Driving up 30th, you may have noticed a massive gash in the forest next to Lane Community College. The clearcut adjacent to LCC may soon be home to McMansions, thanks to a few well-known land profiteers who operate in the area: the McDougal brothers. But LandWatch Lane County has filed an appeal to fight the planned development there. High school students at the Lane Community College Early College and Career Opportunities (ECCO) program protested the clearcut near their school during class on Friday, Sept. 15. Several dozen students walked out of their classroom, accompanied by an instructor, to check out the clearcut nearby. ECCO LCC instructor Steve Connelly says, “That day the students organized themselves to go see the clearcut.” Connelly came along for the ride. The clearcut spans over 130 acres adjacent to LCC, despite Oregon Department of Forestry rules limiting clearcuts under the same ownership to 120 acres. The forested area changed ownership in May to three different companies owned by Norman and Melvin McDougal: Leelynn Inc, Wiley Mt. Inc, and McDougal Brothers Inc. The McDougals are a pair of well-known land developers with a spotty reputation thanks projects such as the mining of scenic Parvin Butte, a landfill that kept catching fire, and an attempt to get a water right on the McKenzie River that was ruled water speculation. “We came back to school this year and there’s this huge frickin’ gash above the school that’s set up to have a bunch of 4,000- or 5,000-square-foot houses on,” Connelly says of the clearcut near LCC. KC Westphal, a 17-year-old ECCO student, says she’s frustrated to see the forest coming down to make way for large houses “because we only have 2 percent of our forests left in Oregon.” Her classmate Paisley Eidemiller, 16, says they decided to check out the clearcut after hearing the construction noises and seeing the gaps in the forest. “We were walking across the tree graveyard, as I like to call it,” Eidemiller says. “It hurts to feel like that’s gone, and that it’s no longer going to be a part of that community, and when we look up there instead we’ll see people looking down on us.” Lauri Segel-Vaccher at LandWatch Lane County says her organization is already tracking the McDougals’ plans for that land. The land is zoned F2, which is forested rural land. According to Segel-Vaccher, F2 zoning generally requires that parcels are over 80 acres, and each parcel is only permitted one “forest template dwelling.” But an odd loophole in county code, she says, allows parcels that are already under 80 acres to undergo property line adjustment. She says this is the McDougals’ plan — to divide up the larger plots into pseudo-subdivisions for large, mansion-style houses, but with far fewer regulations than a subdivision would have within the Eugene urban growth boundary (UGB). “I’ve been asking for code amendments to address this,” she adds. The developers would sell the parcels for a tidy profit after getting approval for each plot to have a dwelling and a well, she says, adding that the McDougals have done this before across the county. “The approvals go with the property not with the owner,” Segel-Vaccher says, meaning the new owners of the parcels won’t have to do any paperwork to get approval for wells or housing. She says the McDougals “turn forestland into home sites.” She says this is a major environmental concern because those parcels may not have enough water to sustain six different wells and the needs of six different households. None of this requires testing by the county, thanks to the F2 zoning. “The planning commission has the belief, buyer beware. That is their attitude when it comes to water,” Segel-Vaccher says of Lane County. Since the land is outside the UGB, the new developments won’t be hooked up to municipal water or sewer. This means there will also be a septic tank attached to each house. “If there weren’t so many of them in such close proximity it wouldn’t be a big deal,” she says, but septic tanks fill up and leak over time, and “people don’t necessarily repair or replace them the minute they start leaking.” The high school students at ECCO say they plan to protest the clearcut in the future, and they may soon have an opportunity. Segel-Vaccher says that her organization has already sprung into action. “The organization I work with, LandWatch Lane County, has filed an appeal of a proposal they made to the county. It was also appealed by a neighbor.” She adds, “What we’re appealing is the county’s approval of these lots being lawfully created.” EW reached out to the McDougals for comment, but didn’t receive a response before press time. Those interested in supporting LandWatch Lane County’s appeal can attend a hearing scheduled for 9:30 am Thursday, Oct. 5, at the Lane County Customer Service Center located on North Delta Highway.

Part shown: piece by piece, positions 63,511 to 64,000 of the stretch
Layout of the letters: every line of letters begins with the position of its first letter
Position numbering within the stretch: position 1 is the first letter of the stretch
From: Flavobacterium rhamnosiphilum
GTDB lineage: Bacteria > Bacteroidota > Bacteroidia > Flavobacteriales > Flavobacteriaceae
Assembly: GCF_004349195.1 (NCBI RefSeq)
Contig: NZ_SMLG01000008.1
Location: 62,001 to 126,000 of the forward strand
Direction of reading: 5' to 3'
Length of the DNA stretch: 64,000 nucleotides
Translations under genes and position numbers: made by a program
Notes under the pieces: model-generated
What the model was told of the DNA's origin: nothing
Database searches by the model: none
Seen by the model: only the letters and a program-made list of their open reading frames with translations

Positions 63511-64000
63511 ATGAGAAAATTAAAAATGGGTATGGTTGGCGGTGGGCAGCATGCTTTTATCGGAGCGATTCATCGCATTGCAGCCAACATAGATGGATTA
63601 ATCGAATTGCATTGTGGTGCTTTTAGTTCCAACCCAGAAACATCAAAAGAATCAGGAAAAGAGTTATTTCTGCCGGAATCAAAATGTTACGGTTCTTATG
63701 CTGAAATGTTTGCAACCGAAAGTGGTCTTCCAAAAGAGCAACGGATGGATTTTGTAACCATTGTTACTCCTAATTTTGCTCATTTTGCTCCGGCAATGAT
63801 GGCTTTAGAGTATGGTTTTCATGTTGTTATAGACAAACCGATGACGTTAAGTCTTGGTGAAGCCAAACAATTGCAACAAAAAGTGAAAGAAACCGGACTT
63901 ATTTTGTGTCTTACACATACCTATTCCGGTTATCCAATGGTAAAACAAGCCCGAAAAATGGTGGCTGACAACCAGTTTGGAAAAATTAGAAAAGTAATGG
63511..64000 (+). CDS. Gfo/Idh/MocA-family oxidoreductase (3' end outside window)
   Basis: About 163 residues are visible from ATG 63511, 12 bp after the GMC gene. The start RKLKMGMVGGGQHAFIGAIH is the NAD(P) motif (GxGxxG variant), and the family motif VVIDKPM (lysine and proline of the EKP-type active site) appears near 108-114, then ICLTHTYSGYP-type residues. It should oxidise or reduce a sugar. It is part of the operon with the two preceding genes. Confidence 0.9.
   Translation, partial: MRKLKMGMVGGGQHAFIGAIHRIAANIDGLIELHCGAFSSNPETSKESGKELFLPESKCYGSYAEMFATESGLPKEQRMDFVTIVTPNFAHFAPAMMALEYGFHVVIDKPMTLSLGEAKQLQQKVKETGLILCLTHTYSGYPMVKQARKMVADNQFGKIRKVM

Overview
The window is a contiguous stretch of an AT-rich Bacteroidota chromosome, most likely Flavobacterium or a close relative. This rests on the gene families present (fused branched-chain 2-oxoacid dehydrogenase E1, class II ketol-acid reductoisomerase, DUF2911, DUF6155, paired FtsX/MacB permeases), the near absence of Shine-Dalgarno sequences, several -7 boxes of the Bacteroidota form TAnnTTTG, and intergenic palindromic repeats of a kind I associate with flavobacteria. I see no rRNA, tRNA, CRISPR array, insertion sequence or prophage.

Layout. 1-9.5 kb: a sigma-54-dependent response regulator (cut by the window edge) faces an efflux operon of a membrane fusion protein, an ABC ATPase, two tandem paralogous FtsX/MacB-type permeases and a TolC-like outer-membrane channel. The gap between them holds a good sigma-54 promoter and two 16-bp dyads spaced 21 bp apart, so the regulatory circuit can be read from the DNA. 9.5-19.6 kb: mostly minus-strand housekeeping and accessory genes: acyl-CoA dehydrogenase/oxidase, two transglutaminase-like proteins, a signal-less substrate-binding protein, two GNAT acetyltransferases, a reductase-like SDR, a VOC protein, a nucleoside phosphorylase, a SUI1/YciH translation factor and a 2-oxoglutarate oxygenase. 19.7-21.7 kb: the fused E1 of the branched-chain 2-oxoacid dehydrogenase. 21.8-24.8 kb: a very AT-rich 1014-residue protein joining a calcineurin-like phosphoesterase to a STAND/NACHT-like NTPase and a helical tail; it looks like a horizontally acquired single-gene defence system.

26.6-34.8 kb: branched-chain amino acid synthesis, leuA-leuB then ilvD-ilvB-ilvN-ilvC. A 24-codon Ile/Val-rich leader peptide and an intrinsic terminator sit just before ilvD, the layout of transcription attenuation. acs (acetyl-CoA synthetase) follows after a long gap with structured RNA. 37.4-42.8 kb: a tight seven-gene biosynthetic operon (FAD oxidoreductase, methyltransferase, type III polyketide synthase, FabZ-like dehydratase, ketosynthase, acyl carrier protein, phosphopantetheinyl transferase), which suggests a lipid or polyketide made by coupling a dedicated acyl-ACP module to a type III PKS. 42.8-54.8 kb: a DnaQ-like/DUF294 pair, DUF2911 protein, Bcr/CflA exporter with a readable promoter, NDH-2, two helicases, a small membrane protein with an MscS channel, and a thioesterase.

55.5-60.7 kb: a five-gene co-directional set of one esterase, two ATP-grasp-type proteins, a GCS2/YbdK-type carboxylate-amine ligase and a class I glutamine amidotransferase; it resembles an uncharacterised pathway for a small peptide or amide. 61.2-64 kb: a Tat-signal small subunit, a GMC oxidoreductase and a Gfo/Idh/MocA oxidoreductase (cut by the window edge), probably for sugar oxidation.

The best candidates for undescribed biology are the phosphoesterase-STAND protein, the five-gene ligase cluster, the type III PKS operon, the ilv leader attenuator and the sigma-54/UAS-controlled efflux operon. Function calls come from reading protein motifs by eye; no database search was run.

|A Health Care NightmareEugene Weekly / 5 d. 4 h. 56 min. ago more|